A few months ago, I was having a conversation with a friend of mine that began in lighthearted fashion. We exchanged pleasantries, as you do, asked about each other’s family, as you do, and then began the slow transition into a more esoteric conversation about our common interest – football. What transpired next was one of the more interesting conversations I have had in the last year. However, it wasn’t interesting for the reason’s you might think. We didn’t learn anything new, we didn’t make each other laugh, and for all intents and purposes – at a certain point we probably didn’t even know why we were still on the phone. The reason why it was the most interesting conversation I have had in 12 months was because my friend totally, utterly, and stubbornly disagreed with me on a topic and I totally, utterly, and stubbornly disagreed with him. The topic doesn’t really matter for the sake of this article, what matters is that the conversation quickly transitioned from one of pleasantries and “how do you do’s?” into one of curse-words and “Nope, you’re wrong’s”. As I reflected on the conversation, as I often do, I came across an idea, and a concept, that is much more interesting than the one we got up in arms about.
I think, I feel, I believe… A pronoun and a verb that can only mean one thing: the person speaking is about to give you their opinion. I wish I had better news for all of us, but a belief is just something we wish to be true. We hope that it is true. But, the truth is that it is based on our experiences and our opinions that are filled with brain biases and inaccuracies. Unfortunately, the football world is full of opinions, but scarce on facts. When someone issues a statement that is based on their judgment, their point of view, or their opinion, that is called being subjective. When someone says something that is based on facts; that is called being objective.
“In my opinion…”
“From my perspective…”
“It has been my experience that…”
Subjective. Subjective. Subjective. Subjectivity means that someone is just giving you their outlook, or their expression of opinion. But, these statements are incredibly biased, based on assumptions, beliefs, and are completely non-verified. In football, people develop concepts based on subjectivity, assumptions, experiences, and opinions. Coaches that develop concepts, or ideas, based on subjectivity are creating nothing more than the flavor of the month.
The 1st half of this game showcased Dortmund’s ability to disrupt build-up. While Tuchel and Dortmund are often lauded for their build-up capabilities, this game was a showcase of their ability to disrupt mighty Bayern’s build up.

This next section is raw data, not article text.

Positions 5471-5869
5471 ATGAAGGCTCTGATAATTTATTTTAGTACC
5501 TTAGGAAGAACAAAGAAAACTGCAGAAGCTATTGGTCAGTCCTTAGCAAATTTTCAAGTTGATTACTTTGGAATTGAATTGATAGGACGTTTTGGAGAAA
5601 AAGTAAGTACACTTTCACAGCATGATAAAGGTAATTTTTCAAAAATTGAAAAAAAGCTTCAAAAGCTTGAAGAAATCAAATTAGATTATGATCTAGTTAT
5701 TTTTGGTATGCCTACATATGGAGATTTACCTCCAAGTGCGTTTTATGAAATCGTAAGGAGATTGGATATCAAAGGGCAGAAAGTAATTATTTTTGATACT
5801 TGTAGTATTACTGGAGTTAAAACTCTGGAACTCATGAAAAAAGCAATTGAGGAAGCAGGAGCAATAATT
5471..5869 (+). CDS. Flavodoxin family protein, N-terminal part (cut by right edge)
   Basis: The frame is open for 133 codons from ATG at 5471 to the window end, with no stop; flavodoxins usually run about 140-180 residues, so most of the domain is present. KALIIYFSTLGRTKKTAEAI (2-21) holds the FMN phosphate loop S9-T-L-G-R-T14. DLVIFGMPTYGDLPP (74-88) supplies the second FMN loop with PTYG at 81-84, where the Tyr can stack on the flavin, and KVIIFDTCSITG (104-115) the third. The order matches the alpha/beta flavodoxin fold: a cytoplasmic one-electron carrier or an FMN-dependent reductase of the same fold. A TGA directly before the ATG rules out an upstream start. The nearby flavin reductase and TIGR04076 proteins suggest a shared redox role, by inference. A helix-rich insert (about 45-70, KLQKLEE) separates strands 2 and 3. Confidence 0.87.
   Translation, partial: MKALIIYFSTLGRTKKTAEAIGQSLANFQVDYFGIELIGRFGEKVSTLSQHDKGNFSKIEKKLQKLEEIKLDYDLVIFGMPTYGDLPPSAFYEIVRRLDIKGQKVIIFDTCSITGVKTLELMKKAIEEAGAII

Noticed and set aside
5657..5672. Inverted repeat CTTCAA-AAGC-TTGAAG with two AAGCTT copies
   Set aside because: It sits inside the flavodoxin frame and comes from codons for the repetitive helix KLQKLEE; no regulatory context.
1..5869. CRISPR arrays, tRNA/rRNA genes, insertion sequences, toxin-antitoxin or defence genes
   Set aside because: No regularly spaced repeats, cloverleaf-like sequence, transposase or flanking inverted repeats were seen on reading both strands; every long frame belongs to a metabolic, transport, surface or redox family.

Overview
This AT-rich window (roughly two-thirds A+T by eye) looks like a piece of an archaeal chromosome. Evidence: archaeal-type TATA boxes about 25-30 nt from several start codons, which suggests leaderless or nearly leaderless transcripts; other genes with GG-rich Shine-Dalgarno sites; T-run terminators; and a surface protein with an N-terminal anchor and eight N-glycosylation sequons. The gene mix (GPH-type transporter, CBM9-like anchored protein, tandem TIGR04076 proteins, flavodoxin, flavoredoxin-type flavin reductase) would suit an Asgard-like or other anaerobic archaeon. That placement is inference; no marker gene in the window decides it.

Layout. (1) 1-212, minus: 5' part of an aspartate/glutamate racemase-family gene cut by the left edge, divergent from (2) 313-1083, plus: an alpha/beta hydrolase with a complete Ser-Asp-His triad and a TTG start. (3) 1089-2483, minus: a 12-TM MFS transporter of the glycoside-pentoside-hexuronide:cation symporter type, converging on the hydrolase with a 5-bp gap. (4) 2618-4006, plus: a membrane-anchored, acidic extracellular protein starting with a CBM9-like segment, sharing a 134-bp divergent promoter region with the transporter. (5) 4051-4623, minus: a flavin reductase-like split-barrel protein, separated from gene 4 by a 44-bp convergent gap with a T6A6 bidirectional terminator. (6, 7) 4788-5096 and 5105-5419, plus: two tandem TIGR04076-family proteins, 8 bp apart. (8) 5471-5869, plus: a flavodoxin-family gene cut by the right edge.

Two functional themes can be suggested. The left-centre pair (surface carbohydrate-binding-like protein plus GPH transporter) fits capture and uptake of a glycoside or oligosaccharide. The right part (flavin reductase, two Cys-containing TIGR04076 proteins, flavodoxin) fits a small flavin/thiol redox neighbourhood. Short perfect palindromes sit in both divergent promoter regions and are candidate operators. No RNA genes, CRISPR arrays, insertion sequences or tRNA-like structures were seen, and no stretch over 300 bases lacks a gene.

Of course, as the game went into the 2nd half, we saw Dortmund drop much deeper into their half and what they were doing could not be characterized as pressing. The fatigue of the system in the 1st half wore on players like Gotze and forced them into a very low 1-5-3-2 block. However, this article will talk about the pressing they exhibited in the 1st half.
Jorge Sampaoli has led a revolution in Sevilla. Their pressing, attacking intensity, and overall work-rate is admirable. No one expected anything less when the appointment was made.
Their recent game against Barcelona, although it ended in defeat was arguably a first class masterclass.
The picture above gives a great snapshot into Juventus’ basic responsibilities and roles when disrupting the opponent’s build up. Every passing option is accounted for.
Basic pressing cues employed by Bayer Levekusen in their recent match against Borussia Dortmund.
The Up/Back/Through is a commonly seen way to bypass opposition lines of defense and quickly get between or behind opposition midfield and defensive lines.
There has been a recent trend of teams pressing out of formations with multiple lines. These staggerings across multiple lines make it much more difficult for teams to play behind lines as there is constant access to pressure. If a team played a traditional 1-4-4-2 with flat lines and no staggerings, a through ball behind the midfield line would eliminate 6 players (the 2 strikers and all four midfielders). However, having multiple lines make it much more difficult to play vertical passes and bypass opponents. Below is Athletic Bilbao’s attempt at pressing out of a 1-4-2-2-2 to disrupt the build up of Barcelona.
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RB Leipzig has made a name for themselves in Germany, albeit not necessarily a good one. Owned by Red Bull owner, Dietrich Mateschitz, RB Leipzig has been ruffling feathers in Germany following their meteoric rise from the 5th division in 2009 to the Bundesliga in 2016. However, image aside and the fact that an energy drink is perhaps tarnishing what we know and love about the beautiful game; RB Leipzig is a very competitive team and their pressing structure is something to note and pay attention to for the remainder of the 2016 Bundesliga season. Below is a presentation I made regarding their pressing structure.
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A presentation I made regarding Atlètico Madrid’s use of the Modern 1-4-4-2.